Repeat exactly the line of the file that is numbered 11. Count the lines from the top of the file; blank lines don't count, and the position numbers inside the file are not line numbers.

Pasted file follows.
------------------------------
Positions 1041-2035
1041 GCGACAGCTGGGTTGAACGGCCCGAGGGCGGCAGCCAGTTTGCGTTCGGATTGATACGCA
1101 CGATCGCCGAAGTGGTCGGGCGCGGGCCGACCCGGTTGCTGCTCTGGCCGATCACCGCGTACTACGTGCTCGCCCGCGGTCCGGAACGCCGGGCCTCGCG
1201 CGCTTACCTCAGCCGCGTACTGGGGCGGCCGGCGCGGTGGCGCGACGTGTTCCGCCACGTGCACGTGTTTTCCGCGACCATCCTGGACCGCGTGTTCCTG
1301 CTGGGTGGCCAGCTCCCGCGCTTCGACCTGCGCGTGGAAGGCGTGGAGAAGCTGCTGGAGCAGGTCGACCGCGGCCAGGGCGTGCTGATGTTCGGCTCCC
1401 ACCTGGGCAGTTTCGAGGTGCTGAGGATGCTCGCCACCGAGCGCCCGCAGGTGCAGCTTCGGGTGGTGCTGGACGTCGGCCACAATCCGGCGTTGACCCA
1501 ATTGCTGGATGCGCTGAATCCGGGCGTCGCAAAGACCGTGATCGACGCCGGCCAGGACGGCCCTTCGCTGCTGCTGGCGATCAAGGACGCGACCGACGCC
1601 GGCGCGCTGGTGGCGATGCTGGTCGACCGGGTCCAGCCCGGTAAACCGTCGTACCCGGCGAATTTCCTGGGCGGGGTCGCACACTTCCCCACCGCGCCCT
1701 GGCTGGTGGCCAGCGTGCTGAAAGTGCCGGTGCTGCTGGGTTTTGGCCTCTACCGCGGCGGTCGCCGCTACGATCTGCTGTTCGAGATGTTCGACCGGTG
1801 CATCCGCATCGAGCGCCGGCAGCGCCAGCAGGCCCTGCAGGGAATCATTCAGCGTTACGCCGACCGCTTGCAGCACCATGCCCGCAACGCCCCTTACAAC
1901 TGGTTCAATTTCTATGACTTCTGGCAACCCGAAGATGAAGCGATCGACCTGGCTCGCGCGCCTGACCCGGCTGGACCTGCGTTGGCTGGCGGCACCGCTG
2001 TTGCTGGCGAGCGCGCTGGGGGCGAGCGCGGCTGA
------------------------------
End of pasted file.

1901 TGGTTCAATTTCTATGACTTCTGGCAACCCGAAGATGAAGCGATCGACCTGGCTCGCGCGCCTGACCCGGCTGGACCTGCGTTGGCTGGCGGCACCGCTG